@charles, the minute an engineer hears this is more than upsetting; it absolutely goes against the grain of both training and experience. Most of us can relate to relegating a potential problem to "that's never gonna happen," only to have it happen in real life. Lessons like that should only have to be learnt once, and to have management proclaim there will be no more fires is the pinnacle of outrageousness and folly.
Your point is well taken, William K. If they made their claims with regard to one possible cause, it would be easier to accept. But when they still haven't nailed down the cause of the Logan Airport fire, how can they definitively say there can't be another fire?
ScotCan, your example is a perfect one. I worked at companies in the late 80s where MBAs and the bean-counting, short-term-profitability concept they brought with them had a direct, negative effect on the company's product quality, performance, and time-to-market. And the arrogance...well, that was amazing. OTOH, I also worked at a company that eventually got sold and disappeared because it didn't have realistic budgets or product launch timelines, yet had one of the most innovative product ideas and engineering I've ever seen.
If those folks at Boeing wanted to be a bit more accurate they could have claimed that there would never be a fire from whatever cause they had removed from the list of potential causes, which it seems that they have done. But there are always other failure modes that can cause problems, and getting rid of all of the possible failure modes is a HUGE effort, perhaps not even possible. On top of that, just one bullet fired from the ground could, if it impacted the battery box, cause a number of failure modes. That is more of a problem with military aircraft, but none-the-less it is another potential cause. In this day and age we do have those who do that sort of thing, like crashing planes int buildings.
On the other side, it is a wonderful thing to be invincible, and quite traumatic to lose one's invincibility. Perhaps we have some folks like that at Boeing.
I think your article stated it correctly. Marketers and managers use superlatives without care. Engineers should be immediately alert and be reminded to use metrics and quantitative realities they can defend. "how to lie with statitistics" is a prerequisite to every political debate.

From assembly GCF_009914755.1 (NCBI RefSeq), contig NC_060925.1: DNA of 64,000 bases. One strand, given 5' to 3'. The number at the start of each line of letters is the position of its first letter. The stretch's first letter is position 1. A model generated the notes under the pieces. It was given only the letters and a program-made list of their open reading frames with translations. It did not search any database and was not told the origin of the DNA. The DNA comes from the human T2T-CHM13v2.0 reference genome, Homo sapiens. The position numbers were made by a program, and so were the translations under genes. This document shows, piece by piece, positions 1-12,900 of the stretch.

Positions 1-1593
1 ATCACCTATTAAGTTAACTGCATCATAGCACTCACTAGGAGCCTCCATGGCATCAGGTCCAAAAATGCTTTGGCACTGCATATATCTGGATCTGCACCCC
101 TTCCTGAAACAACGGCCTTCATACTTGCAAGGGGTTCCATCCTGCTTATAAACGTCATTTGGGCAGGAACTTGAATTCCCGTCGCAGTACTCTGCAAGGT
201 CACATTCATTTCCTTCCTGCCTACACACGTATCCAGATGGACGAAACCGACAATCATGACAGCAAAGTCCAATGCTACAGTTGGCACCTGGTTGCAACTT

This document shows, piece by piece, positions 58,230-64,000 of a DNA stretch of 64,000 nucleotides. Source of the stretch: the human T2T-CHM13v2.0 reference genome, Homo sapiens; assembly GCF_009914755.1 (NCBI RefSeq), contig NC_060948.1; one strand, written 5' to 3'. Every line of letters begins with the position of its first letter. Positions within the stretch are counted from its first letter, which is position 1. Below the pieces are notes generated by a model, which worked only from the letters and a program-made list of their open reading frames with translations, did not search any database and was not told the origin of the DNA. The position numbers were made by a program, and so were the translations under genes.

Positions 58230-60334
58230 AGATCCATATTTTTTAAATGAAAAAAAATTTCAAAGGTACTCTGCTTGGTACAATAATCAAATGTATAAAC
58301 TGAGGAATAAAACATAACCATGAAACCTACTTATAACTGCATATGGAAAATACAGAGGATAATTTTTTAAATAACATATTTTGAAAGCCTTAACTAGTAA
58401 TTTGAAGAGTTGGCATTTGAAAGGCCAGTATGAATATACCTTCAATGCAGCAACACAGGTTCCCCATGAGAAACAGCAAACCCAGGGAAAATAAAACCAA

We may not like the solution Boeing and FAA agreed upon. We may not perceive it as thorough or exhaustive or in our individual branding: safe. They are selling convenient cost-controlled air travel. We are buying or not.
Of course Boeing claims they have created a zero-risk solution. To declare anything else would admit known liability and inherent design flaw. Zero is their definition of significant figures. I'm impressed they gave as much disclosure as they did about the corrections implemented.
So flier beware and keep your will in order. And if you see something, say something. Smoke, particularly.
Robots that walk have come a long way from simple barebones walking machines or pairs of legs without an upper body and head. Much of the research these days focuses on making more humanoid robots. But they are not all created equal.
The IEEE Computer Society has named the top 10 trends for 2014. You can expect the convergence of cloud computing and mobile devices, advances in health care data and devices, as well as privacy issues in social media to make the headlines. And 3D printing came out of nowhere to make a big splash.
For industrial control applications, or even a simple assembly line, that machine can go almost 24/7 without a break. But what happens when the task is a little more complex? That’s where the “smart” machine would come in. The smart machine is one that has some simple (or complex in some cases) processing capability to be able to adapt to changing conditions. Such machines are suited for a host of applications, including automotive, aerospace, defense, medical, computers and electronics, telecommunications, consumer goods, and so on. This discussion will examine what’s possible with smart machines, and what tradeoffs need to be made to implement such a solution.